One just has to look at what is going on in the world of web services and the web generally to see that standards, hateful and creatively restricting though the little devils can be, are actually a good idea. They may cut short the life of some clever bits of technology that don’t fit in, but the results that can be achieved with the collection that do can be remarkable.
So, the fact that the Open SOA Group has got itself to the point where it is ready to disport itself publicly with a new website (www.osoa.org) and has a bunch of specifications available that are designed to make the creation of composite, loosely-coupled services a great deal easier, is something to crow about – up to a point at least.
For example, the specifications in question fall into two main groups: the Service Component Architecture (SCA) and Service Data Objects (SDO). SCA covers a range of modeling tools – how you loosely-couple applications in a consistent manner so that creating the composite services does not – or damned well should not – require too much in the way of hand-tooling to make them fit together.
SDO covers how data is handled between different applications. Again, consistency across a composite of different applications is the important goal, and this one is somewhat important – losing data on the way between apps would not only be embarrassing, it could be fatal to the business.
One of the most important points sustaining the OSOA Group idea is that, no matter badly the member companies might lust after total dominance of any user’s service provision infrastructure, the real world is different. Indeed, the most effective services any user creates will almost certainly incorporate applications from a number of different vendors. So having them all work to the same interfaces and protocols – the same standards – will inevitably be a significant advantage all round. Web services have already shown what can be achieved.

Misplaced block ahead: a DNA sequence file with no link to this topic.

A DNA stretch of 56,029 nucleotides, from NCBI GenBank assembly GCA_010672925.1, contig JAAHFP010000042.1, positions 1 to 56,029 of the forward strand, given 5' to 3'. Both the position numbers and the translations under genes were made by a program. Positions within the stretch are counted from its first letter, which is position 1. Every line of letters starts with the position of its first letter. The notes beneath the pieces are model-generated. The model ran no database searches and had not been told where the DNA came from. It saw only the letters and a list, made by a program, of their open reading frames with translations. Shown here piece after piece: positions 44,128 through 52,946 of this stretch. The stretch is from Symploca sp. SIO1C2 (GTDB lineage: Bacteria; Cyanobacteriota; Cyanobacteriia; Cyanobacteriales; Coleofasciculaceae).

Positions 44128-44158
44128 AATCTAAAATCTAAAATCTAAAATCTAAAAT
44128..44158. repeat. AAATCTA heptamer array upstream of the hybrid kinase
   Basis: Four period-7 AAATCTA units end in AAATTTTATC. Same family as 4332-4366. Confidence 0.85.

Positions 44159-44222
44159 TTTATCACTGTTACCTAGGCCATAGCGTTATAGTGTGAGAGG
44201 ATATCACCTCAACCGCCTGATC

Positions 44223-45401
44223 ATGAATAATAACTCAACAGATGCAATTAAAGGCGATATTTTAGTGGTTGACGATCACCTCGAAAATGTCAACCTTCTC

If such specifications are important – and I believe they will be, even if it is not exactly these as currently proposed – having all the major players onside would seem to be a sensible objective. The current membership list quite impressive, with BEA, IBM, IONA, Oracle, SAP AG, Sybase, Xcalia and Zend now joined by Cape Clear, Interface21, Primeton Technologies, Progress Software (formerly Sonic Software), Red Hat, Rogue Wave Software, Software AG, Sun Microsystems and TIBCO Software.
So it is a bit sad, though almost inevitable, that two of the leading names in SOA, HP and Microsoft, are not part of the mix. OK, Microsoft is not really a major name in SOA yet, but it has significant expectations of its place in that panoply, and HP is certainly a major contender already. It will be interesting to see how they jump and in which direction. If they don’t join in they will, I suspect, need a very good reason – and starting their own, or standing separately, will not be a good enough answer.